Whatever the health and condition of your business venture, it will benefit from planning. Business planning of all types provides a roadmap that guides the leadership team to successfully achieve business goals.
I’ve taught business plan writing for more than 10 years and I’ve also developed a one-day business plan writing workshop. As I see it, the process of business planning gives company leaders opportunities to see the big picture and remove “magical thinking” from the process. Business planning first reveals if the proposed goals are potentially viable and second, requires that we devise strategies that will make them a reality.
What your team wants to achieve will shape the plan that is written. For example, if the mission is to launch a start-up that will require significant outside investment, then the plan will include detailed financial projections. Additionally, marketing strategies that delve into customer acquisition, the competitive landscape, the logistics of the product or service launch, messaging and sales distribution, along with operational aspects such as manufacturing, staffing and quality control, must be thoroughly detailed.
Solopreneur consultants will focus heavily on marketing, in particular defining the target clients and client acquisition; providing services for which there is adequate demand; and appropriate pricing. Financial planning will focus on allocating the budget to support promotional strategies and marketing campaigns.
Whether the plan will be used to launch a big venture and attract outside investment money or open a boutique-style consulting service, include the following elements:
Present the business mission statement here. Include as well the date the business was formed; the leadership team and other key management personnel; the credentials or experience that make you and the leadership team uniquely qualified to launch and successfully run the venture; the business legal structure (LLC, Sole Proprietor, or Corporation); the products and services; one or two key competitive advantages; a concise overview of sales projections; and the amount of capital needed if recruiting investors or obtaining bank financing is a goal.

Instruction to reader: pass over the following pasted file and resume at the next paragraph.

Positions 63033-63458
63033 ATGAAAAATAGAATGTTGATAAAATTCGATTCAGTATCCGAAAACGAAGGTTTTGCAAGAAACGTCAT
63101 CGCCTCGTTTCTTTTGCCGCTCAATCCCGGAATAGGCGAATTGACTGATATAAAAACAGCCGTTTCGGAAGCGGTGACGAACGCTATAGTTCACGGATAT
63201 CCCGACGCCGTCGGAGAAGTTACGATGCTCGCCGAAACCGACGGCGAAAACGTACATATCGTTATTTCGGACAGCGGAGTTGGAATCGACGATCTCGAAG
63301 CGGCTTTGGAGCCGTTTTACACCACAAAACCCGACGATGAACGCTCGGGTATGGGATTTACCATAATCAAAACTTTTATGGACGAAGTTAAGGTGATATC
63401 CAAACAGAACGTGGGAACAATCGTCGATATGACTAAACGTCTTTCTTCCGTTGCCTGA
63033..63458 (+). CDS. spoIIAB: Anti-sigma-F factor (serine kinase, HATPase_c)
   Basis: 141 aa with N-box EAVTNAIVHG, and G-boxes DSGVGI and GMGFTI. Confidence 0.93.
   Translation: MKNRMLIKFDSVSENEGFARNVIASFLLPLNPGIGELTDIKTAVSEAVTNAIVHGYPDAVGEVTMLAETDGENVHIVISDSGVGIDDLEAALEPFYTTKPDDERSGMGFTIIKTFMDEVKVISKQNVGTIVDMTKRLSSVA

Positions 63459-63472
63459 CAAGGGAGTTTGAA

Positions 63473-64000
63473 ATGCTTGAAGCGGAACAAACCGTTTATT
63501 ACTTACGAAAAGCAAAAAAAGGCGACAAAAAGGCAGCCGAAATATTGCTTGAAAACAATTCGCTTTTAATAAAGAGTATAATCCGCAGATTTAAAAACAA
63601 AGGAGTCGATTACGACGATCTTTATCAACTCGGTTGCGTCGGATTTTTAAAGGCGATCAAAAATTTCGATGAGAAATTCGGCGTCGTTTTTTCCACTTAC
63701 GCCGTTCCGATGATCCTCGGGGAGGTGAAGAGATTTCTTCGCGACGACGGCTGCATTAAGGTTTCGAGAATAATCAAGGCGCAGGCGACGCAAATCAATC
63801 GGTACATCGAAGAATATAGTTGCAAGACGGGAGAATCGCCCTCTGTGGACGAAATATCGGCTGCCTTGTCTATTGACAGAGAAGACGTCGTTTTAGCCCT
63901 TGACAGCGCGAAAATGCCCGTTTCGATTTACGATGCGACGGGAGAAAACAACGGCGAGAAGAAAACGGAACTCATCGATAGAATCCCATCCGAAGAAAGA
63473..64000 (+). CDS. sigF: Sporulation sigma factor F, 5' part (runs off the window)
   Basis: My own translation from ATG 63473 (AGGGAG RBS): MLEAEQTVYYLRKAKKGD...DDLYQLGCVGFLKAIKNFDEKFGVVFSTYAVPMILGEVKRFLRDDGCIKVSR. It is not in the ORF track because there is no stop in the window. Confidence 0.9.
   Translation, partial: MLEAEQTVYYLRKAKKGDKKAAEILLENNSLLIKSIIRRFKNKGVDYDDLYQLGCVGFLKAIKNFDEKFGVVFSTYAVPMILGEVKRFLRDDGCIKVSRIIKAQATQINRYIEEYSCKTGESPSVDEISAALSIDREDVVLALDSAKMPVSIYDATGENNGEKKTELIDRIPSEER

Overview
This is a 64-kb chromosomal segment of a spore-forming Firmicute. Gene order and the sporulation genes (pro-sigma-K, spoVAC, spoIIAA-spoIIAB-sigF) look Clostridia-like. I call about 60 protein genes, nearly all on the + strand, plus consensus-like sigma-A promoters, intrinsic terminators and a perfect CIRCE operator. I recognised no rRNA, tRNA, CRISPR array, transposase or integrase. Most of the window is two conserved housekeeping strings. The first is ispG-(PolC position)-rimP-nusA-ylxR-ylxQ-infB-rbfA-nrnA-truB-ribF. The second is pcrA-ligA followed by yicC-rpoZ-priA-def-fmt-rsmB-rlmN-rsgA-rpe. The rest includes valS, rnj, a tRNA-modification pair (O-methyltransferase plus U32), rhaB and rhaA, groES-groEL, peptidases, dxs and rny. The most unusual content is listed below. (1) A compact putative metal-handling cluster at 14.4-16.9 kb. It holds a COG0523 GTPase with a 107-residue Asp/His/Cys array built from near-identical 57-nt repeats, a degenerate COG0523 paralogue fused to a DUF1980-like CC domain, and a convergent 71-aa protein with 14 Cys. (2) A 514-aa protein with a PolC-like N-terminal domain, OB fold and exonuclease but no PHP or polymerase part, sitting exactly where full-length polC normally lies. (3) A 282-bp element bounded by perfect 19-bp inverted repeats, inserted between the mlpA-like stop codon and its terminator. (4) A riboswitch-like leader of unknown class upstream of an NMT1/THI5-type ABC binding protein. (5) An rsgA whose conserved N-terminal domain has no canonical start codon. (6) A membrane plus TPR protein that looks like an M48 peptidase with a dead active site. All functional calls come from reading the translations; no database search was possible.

It’s traditional to present a brief description of your industry and its outlook, nationally and regionally. Give the details of your products and services and briefly discuss how they’ll be used by target customers. Identify whether the venture is B2B, B2C, or B2G. If the organization holds a patent, review the competitive advantages that it will convey. Have there been any technological advances that will help or hinder the enterprise? Divulge the details here.
This element is a big tent that encompasses sales, product or service distribution, competitors, advertising, social media, PR, networking, branding, customer acquisition and pricing. Plans written for a small organization will spotlight the role of marketing because for Solopreneurs, success hinges on identifying and reaching paying clients, as well as pricing the services advantageously.
Whether you’re wealthy enough to self-finance or the venture is small and not especially demanding of capital investment, the leadership team nevertheless needs to know with a reasonable degree of certainty how much money will be required to achieve important goals.
The plan might be written to support financing for the acquisition of new office space, additional staffing, or manufacturing equipment. Bank loans typically require a business plan to demonstrate how the investment money would be used and how the organization will generate funds for loan repayment.
If the goal is to attract investors, they’ll need to be convinced by the projected sales revenue figures (as will the bank), so they’ll know when their investment will be repaid and when to expect profits if they are made co-owners of the business. A break-even analysis, projected income statement, projected cash-flow statement and projected balance sheet are required by those who will need significant money.